In the August 2015 issue of Security Management magazine from ASIS International, the cover story, "Proper Persuasion" is an article written by David Buckley - one of our senior instructors. Here is an excerpt:Continue Reading
AUG 2015 | SECURITY MANAGEMENT
COVER STORY | BY DAVID M. BUCKLEY
DAVID M. BUCKLEY IS A SENIOR INSTRUCTOR AT JOHN E. REID & ASSOCIATES, INC., WHERE HE IS ON THE BOARD OF DIRECTORS. HE HAS BEEN TEACHING INTERVIEWING AND INTERROGATION TECHNIQUES FOR MORE THAN 30 YEARS AND IS THE AUTHOR OF HOW TO IDENTIFY, INTERVIEW & INTERROGATE CHILD ABUSE OFFENDERS AND COAUTHOR OF THE BOOK, ELECTRONIC RECORDING OF INTERROGATIONS
Using persuasive techniques, rather than traditional interrogative methods, can help an investigator elicit the truth from a subject.
MOVIES AND TELEVISION consistently portray interrogators as insensitive, aggressive brutes who use verbal threats, physical force, and false promises to get the information they seek. Think Jack Bauer of 24. But the process of interrogation has evolved significantly over the last few decades, so images associated with the word do not always accurately represent current tactics.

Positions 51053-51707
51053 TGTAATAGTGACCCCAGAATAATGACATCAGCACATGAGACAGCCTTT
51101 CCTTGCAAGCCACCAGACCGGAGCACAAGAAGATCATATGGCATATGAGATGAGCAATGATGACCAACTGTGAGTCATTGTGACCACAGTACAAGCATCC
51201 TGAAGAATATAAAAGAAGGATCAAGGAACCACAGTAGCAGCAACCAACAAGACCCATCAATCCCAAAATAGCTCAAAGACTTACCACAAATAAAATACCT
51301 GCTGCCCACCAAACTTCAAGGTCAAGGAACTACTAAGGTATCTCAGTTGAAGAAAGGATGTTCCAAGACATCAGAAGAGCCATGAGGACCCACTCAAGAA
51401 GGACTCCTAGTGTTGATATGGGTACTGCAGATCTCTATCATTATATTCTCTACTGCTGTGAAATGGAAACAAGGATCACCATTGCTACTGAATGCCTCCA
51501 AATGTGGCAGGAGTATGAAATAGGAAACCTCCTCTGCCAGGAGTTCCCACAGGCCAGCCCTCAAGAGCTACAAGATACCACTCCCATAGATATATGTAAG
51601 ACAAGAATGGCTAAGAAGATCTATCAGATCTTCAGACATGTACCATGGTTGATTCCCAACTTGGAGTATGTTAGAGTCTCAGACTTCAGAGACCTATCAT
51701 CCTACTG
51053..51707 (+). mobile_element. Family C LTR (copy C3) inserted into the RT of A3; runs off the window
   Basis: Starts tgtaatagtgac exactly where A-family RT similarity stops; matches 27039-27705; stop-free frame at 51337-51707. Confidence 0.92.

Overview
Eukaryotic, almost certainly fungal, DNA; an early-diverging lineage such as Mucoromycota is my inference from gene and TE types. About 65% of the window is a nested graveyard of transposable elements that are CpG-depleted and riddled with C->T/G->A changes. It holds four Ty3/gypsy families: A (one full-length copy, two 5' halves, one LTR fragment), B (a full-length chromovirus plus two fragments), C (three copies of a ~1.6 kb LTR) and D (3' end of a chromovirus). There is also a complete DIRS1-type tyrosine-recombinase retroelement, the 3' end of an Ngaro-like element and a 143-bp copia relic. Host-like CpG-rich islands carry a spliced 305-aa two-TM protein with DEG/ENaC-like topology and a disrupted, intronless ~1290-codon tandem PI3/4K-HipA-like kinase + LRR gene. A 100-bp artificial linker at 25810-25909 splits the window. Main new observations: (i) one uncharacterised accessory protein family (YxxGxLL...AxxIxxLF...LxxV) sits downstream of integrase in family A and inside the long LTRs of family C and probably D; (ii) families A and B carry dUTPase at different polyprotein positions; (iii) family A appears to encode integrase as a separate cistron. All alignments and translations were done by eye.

A proper investigative interview does involve questioning, but it is not conducted in a forceful or threatening way. There are a number of important techniques an investigator should cultivate to achieve the ultimate goal of the interview: eliciting the truth from the subject. Maintaining a nonaccusatory tone is critical; the subject must feel comfortable disclosing important facts. A particular line of questioning should be followed to keep the interview from feeling like an interrogation, but also to convince the subject that it is in his or her best interest to tell the truth. Finally, the use of positive persuasion is a cornerstone of the investigative process. This technique includes seven steps, and the second step, the development of persuasive statements, is highlighted in this article. Examples of interview techniques taken from a real-life scenario are included throughout to illustrate how the interviewer can use these best practices to conduct successful investigations.